Welcome to my little girlie magazine. It’s your favorite editor/publisher of Pittsburgh’s only magazine of commentaries, culture, movie reviews, sexy stories and topless women.
I’m spending a quiet afternoon surfing the web, blogging, reading my library book about Edgar Allan Poe and listening to soft classical music on the radio. For some reason sports, the news and rock ‘n’ roll are not conducive to reading Poe.
I’ve been flat on my back on the sofa with two pillows under my weary head reading “The Murders of the Rue Morgue” in the Annotated Poe, edited by Kevin J. Hayes. It’s a big, beautiful book with lots of illustrations and photographic copies of original daguerreotypes. The following is a small sample of what Mr. Hayes printed in the margin at the beginning of the story:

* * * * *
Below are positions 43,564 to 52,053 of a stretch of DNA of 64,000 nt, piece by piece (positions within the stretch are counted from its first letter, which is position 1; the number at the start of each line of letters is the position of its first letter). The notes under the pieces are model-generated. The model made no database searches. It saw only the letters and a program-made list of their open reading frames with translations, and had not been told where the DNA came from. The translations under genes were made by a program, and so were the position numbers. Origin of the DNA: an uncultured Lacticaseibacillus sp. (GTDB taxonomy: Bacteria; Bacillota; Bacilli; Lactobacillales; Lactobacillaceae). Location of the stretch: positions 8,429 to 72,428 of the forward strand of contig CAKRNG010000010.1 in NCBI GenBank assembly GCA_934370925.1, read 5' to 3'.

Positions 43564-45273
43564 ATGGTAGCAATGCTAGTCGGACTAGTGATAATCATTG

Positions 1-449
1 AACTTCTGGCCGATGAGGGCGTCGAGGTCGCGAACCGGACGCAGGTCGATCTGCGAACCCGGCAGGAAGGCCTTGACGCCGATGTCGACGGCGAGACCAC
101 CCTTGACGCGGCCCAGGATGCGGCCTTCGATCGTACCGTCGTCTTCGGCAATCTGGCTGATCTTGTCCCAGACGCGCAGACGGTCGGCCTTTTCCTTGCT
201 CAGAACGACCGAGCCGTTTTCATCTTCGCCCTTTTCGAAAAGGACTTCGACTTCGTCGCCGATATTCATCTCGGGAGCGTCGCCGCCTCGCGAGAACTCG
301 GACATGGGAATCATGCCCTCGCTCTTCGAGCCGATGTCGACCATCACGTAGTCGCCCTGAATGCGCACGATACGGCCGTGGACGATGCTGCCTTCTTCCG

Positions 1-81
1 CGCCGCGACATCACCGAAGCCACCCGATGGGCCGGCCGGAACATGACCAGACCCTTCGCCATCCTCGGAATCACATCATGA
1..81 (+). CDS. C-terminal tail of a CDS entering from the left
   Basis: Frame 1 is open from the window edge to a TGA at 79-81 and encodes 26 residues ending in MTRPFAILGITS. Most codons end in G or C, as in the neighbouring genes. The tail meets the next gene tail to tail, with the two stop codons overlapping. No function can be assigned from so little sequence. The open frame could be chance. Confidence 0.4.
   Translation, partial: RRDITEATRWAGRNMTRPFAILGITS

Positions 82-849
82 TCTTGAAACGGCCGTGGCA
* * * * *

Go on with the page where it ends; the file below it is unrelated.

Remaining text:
With “The Murders in the Rue Morgue” (1841), Poe invented the modern detective story and introduced readers to sleuth C. Auguste Dupin, the original Sherlock Holmes…This was the dawn of scientific police work. The world’s first professional police force had been created in London only a dozen years before the publication of “The Murders in the Rue Morgue.”…His tale…anticipates nearly all of the important motifs of detective fiction: the astute consulting detective who operates by both logic and intuition; his dependable partner and foil; a plodding, largely ineffectual police force, the careful examination of the crime scene; the reliance on scientific methods; and the surprising solution to the mystery…
You know you can’t beat that with a stick! I’m a big fan of Edgar Allan Poe, his work not his personal life. Now back to our story. It’s a long one.
This is Guy Hogan reporting for the Pittsburgh Flash Fiction Gazette.
Hail to Pitt!
PS Edgar Allan Poe was one of the first writers to try to make a living by his writing. He was often broke. I can empathize. But, hey, I chose this life. And I’m not going to give it up any time soon. I’m too legit to quit.